In this endeavor, Ian Ramjohn from Wiki Education shares recommendations to harness the power of Wikipedia, the most widely read and referenced encyclopedia. This wiki-based open collaborative platform has been built upon volunteer contributors from around the world. Populating Wikipedia with issues of digital rights is a fundamental starting point. However, editing human rights in Wikipedia entails a handful of key tactics:

1. Can I say this in one sentence? First sentence of your article or of your paragraph is most important because for most people that's all they're going to read. "Digital rights—human rights in relation to digital technologies—present particular challenges in the Caribbean countries, due to its geographies, political context, social inequalities and cultural diversity. While they face the same problem of digital divides as other regions, for islands the impacts of not accessing or understanding digital technologies can have particularly harmful consequences." Wikipedia DigiCariRights page

2. Cite your sources right after the statement they support when you're reading Wikipedia. Human rights in the digital age are often dismissed and under-researched. To create the Wikipage, the DigiCariRights campaign elaborated a review of literature on different topics with reports, news and academic articles.

3. Don't write about yourself or your own organization. Conflict of interest and potential conflict of interest is a real concern, because it's really hard to be critical. If you're doing it or if you are paid to do this, you have to declare it. During the DigiCariRights Wiki editathons, we shared the literature review, encouraging more people to populate Wikipedia.


Today, the #DigiCariRights campaign continues to inquire and expose secrets about digital technologies that are often obscured behind polished silhouettes. These problems are especially acute in the Caribbean islands, an often neglected geography that has long been impacted by colonial and imperialist powers. Which ideologies from the past are being foregrounded by digital solutions? How can we come together to repurpose these as instruments for collective power and liberation? We invite the reader to contribute to the Wiki Digital Human Rights in the Caribbean Wikimedia page in English or Spanish, and support the effort to translate this material into different languages. You can engage with this campaign across social media with the hashtag #DigiCariRights. Don’t let Caribbean justice be left as another mystery lost in darkness.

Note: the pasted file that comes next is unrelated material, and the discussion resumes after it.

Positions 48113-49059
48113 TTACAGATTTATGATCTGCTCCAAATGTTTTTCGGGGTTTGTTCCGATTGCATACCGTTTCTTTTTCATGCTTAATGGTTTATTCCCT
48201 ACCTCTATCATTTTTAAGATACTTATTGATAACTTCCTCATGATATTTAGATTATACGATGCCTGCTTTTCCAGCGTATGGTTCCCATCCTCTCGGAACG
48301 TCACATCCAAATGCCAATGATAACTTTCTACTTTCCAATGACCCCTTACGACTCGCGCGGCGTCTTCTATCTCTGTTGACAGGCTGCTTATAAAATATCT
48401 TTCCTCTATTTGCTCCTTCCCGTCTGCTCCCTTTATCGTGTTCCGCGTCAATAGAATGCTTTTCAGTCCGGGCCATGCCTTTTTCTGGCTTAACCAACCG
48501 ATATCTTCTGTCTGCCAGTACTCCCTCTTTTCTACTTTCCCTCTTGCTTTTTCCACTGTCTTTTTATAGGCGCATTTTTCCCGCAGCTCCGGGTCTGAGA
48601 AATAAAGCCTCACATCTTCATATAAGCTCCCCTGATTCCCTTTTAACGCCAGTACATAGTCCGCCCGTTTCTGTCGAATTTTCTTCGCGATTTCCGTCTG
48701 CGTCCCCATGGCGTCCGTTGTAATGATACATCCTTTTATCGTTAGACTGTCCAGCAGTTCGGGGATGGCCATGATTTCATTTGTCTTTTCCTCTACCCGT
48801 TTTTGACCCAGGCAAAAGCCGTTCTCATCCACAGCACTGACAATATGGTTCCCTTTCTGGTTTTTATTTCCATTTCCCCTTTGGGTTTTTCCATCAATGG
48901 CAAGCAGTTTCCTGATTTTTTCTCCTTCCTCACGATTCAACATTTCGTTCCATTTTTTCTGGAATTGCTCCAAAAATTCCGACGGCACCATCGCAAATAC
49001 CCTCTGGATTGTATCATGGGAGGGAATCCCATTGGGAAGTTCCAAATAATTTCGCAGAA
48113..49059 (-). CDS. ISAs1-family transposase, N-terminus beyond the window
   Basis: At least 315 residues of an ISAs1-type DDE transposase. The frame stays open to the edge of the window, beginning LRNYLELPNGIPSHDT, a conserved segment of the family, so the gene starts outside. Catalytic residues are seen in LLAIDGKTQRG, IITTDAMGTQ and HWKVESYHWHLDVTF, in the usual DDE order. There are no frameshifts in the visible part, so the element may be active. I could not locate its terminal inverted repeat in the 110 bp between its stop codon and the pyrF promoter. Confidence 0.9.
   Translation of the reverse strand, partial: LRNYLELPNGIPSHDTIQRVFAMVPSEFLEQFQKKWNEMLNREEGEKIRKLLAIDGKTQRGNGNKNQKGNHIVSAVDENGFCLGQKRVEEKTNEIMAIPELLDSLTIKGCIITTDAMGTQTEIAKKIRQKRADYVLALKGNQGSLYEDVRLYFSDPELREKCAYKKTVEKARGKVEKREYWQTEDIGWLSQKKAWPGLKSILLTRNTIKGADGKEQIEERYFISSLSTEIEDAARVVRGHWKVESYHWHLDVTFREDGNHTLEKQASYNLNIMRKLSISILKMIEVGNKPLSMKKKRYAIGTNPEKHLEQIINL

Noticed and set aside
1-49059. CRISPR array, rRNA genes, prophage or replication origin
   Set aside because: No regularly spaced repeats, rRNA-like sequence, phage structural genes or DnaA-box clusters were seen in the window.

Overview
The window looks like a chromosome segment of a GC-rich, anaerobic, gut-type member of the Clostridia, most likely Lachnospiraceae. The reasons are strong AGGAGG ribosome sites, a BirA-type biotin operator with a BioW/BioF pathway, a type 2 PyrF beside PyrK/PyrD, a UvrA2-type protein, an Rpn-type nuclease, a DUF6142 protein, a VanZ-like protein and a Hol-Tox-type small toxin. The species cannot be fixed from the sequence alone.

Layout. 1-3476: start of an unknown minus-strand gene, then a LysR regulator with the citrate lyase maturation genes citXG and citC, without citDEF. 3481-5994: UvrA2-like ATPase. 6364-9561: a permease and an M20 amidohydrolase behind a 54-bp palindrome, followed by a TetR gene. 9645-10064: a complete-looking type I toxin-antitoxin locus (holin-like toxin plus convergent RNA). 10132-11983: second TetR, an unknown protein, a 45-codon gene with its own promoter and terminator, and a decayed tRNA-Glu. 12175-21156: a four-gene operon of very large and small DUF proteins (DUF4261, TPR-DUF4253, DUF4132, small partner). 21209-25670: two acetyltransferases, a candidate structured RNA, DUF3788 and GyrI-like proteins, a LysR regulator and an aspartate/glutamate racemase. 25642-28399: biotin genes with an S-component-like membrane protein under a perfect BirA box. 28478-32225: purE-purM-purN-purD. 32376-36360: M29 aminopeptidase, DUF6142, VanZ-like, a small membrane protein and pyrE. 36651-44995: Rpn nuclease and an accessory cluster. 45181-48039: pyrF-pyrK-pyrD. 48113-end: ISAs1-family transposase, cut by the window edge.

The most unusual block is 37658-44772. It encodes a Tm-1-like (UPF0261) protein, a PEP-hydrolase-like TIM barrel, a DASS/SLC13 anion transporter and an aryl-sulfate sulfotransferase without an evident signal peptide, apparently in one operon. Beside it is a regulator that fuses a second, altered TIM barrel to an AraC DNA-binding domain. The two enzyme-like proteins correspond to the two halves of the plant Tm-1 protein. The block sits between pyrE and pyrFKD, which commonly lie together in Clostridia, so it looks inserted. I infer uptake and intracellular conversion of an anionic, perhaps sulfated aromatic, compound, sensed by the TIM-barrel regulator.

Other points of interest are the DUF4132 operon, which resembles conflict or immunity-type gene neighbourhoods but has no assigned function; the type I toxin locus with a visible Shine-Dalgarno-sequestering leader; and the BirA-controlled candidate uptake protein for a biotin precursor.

The article summarizes and updates the #DigiCariRights activities organized at Mozilla Festival and RightsCon 2022.


Soledad Magnone
Soledad Magnone is a Uruguayan sociologist dedicated to the intersections between digital technologies, education, and human rights. She is the director of the JAAKLAC initiative, which researches and advocates for Critical Digital Education and youth participation, especially from Latin America and...
Anatoli Peña
Anatoli Peña is an IT Consultant from Dominican Republic. He translates digital resources and tools such as CENO Browser and SecureDrop, ensuring accessibility for Spanish speakers. Anatoli considers himself a multifaceted artist who actively explores visual arts, music, and writing.
Stacey-Ann Wilson
Stacey-Ann Wilson is a Senior Lecturer in the Department of Government at The University of the West Indies, Mona Campus. She is a critical political economist with specific interest in culture, democracy, technology for development, and informal economies.
Yacine Khelladi
Yacine Khelladi is an economist with approximately 30 years of experience in ICT for Development (ICT4D) or digital development. Throughout his career, he has been engaged in researching, designing, implementing, and evaluating various digital projects, programs, and policies. He has supported initi...
David Aragort
David Aragort is a digital rights advocate and researcher working at the intersection of technology, democracy and human rights. For the past five years he has developed digital security trainings for at-risk communities in Latin American and Caribbean countries, while leading projects that seek to ...